The myth of the Trout Spey
Instead of hijacking another thread about a specific tackle choice, I thought I'd post on a topic that I have been thinking about for a while: The Myth of the Trout Spey.
This is way too long, but many a trout fisherman has been known to indulge their hobby in crazy ways in the dead of winter.
The Myth of the Trout Spey.
If you are like me, you started out fishing for trout and other species with a single hand rod. You eventually started gravitating to the challenge of fishing for larger anadromous species like steelhead, salmon or maybe stripers, although you occaisionally like to pick up the light rod and fish for rising trout. On bigger rivers while fishing for the bigger anadromous fish, you might have started noticing the two hand rods showing up. The weird casts seemed foreign but intriguing somehow. However you never really got the bug to change. You could after all catch fish with the tackle you owned.
Then some flyshop person you trust, a friend, or maybe a guide or instructor, really presented the virtues of the two handed rod as a tool that would allow you to cast longer, farther, easier, with better control. The fact that the fly was in the water longer was added bonus. Frequent skunkings demanded that you consider new techniques. (At least this is how I got there!)
So you took the plunge and bought a 2 handed rod. Probably a 7-9 weight in the 13'-14 range. Initially you were shocked at needing new reels and new lines (at least I was) "What do you mean I can't use my 9wt OH line?" After some struggles and a lot of practice you started to get the hang of it. It really felt good when you could reach out 70 or 80 feet and then throw a huge mend to set up the swing. You learned new casts, bought new lines and really started to have fun. Maybe you caught some fish, maybe you realized that this was the funnest way to get skunked (that was me).
Then you got thinking...What about a super-light Spey rod that you could catch trout with? You closed your eyes and thought of swinging size small wet flys for rising fish, and that sounded fun. You looked around and surprisingly there were quite a few choices.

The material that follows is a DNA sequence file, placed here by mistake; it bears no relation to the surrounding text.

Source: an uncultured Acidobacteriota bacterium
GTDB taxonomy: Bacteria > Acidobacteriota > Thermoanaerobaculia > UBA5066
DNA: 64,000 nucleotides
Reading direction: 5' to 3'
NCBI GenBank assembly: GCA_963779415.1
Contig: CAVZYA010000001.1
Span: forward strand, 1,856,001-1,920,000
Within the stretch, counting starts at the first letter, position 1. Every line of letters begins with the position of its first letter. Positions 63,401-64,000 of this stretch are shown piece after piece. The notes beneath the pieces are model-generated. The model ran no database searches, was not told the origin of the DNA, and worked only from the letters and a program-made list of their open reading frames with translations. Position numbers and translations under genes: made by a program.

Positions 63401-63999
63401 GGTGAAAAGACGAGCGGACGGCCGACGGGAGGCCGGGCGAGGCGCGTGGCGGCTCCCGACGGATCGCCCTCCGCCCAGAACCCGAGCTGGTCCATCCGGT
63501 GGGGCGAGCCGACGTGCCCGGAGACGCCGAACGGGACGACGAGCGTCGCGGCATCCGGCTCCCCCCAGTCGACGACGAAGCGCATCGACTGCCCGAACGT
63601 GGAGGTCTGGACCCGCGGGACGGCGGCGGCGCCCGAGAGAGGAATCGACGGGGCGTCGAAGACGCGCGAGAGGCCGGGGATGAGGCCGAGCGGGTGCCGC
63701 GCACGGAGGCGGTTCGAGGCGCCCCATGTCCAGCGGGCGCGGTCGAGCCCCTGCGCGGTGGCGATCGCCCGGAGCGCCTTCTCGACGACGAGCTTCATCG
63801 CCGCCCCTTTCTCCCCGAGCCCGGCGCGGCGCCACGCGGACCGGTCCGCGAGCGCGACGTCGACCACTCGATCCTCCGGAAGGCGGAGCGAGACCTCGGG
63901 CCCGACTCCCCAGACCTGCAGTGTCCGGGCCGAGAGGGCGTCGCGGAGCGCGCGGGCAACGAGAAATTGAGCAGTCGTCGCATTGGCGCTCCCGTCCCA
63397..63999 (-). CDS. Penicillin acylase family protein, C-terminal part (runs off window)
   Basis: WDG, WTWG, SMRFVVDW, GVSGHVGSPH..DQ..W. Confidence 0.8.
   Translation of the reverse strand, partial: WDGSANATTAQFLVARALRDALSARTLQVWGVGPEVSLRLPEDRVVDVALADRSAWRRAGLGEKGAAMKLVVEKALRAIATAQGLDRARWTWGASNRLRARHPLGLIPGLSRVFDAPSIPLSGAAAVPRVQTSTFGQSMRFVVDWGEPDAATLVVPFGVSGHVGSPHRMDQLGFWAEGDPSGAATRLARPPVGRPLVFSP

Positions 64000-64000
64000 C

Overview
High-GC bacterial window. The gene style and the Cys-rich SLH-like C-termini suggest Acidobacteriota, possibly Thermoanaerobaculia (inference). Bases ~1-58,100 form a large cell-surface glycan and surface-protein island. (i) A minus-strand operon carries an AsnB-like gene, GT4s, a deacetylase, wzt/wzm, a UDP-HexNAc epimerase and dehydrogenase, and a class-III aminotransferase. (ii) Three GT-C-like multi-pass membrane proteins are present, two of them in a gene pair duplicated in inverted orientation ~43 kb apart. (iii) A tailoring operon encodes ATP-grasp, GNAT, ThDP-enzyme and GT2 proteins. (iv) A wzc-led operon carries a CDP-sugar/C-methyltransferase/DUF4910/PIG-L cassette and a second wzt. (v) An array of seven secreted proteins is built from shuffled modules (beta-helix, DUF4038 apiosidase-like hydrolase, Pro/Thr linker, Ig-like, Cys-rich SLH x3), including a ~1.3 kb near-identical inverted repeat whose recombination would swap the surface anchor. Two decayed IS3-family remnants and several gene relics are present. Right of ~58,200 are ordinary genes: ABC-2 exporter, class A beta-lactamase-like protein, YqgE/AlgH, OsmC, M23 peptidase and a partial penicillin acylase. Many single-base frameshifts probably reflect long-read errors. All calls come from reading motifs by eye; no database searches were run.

Well I bought one (a 12'2" 5/6/7 CND Spey Tracker). The lightness didn't quite give the feedback of the larger rod and the "casting window" seemed a little narrower, requiring more concentration, but I got the hang of it. Heavy tips and weighted flies would still prove to be a challenge though.
For me this was instantly my favorite rod. I could use it as 7wt single hand rod. The 12' length even made it work well for float tubing -It even balanced my heavy automatic reel, which was fun for a while. I soon figured a 9wt OH line gave it more power. I could cast it in the surf to small salmon and searun trout. I could easily land bigger fish too. I caught a 30" steelhead on a floating line with a size 8 fly and landed it quickly. I even caught a pink salmon on a skated dry fly (!) This was indeed a lot of fun.
But was it a really a trout Spey? I don't think so. Here's Why:
Some might fish streamers regularly for 30" trout, but thats not a common scenario where I live and small fish don't put up much fight on a rod like this. I like matching the rod to the quarry.
To increase success with trout I often fish light tippets 5x, 6x and small flies #16-18s often, #20s rarely. Presenting these delicately is a challenge with such a big stick.
Trout are where you find them. Sometimes they're rising to tiny BWO's in 2' of water 10' in front of my face. Sometimes they're on the other side of the river slashing at hoppers. Sometimes upstream, sometimes down. You need to adapt. Cast, swing, step (repeat) works sometimes but not always. Often I'm casting to a specific boulder or drifting down stream (trying to dead drift) under a willow.
Even streamer fishing, I am often stripping line in to the rod tip. A Spey line needs to be shaken back out for each cast...its do-able but not elegant.
Occaisionally fish over 20" are caught in my area, but 10-16" is the norm for sea run cutts in Washington and likewise most rainbow trout that are encountered in the NW. A few montana rivers might be the exception here. But in general a 5wt Spey is gonna feel heavy, like an 7 or 8wt SH rod, which are seldom used except in Trophy fisheries.
I find myself using an 8' 4wt more often then not, when I "go a trouting".
If I get a 20" fish I will really enjoy the tussle, but I won't dismiss the litlle guys either. AND here is the good news for all of us Spey enthusiasts...
I can still Spey cast! My techniques learned for a DH rod all apply to SH. Spey fishing allows me to access lies that overhand casters cant reach. The full arsenal of casts allow me to change direction and get my fly easily out there in the 40' - 60' range. I don't know if youv'e tried, but the current plays havoc on your fly beyond this range, and not many trout will easily come your way if you do indeed get it out there to such a distance. PLUS I can fish a short game with delicate presentations and light tippets when necessary.
So in my mind, the Trout Spey does exist - its not a myth. For me it just happens to be a Winston 480, over-lined with a 5weight long belly line. I can Spey cast weighted stone fly nymphs with (ahem) indicators or gently flip #20 dries with 6x tippets, crouching low to avoid spooking the fish.
I still love my 12' 5/6/7, In fact a new scandi line has got me itching to get it out to a river. But I now look on it as more of a specialty rod for heavy trout fishing or dryline summer steelhead. My 480 (trout), 696 (Lite Salt, streamers), 8130 (all purpose steelhead) get the nod more often for the conditions I fish.
I'll jump at the chance to use the Tracker though when the conditions are right.
See you on the river...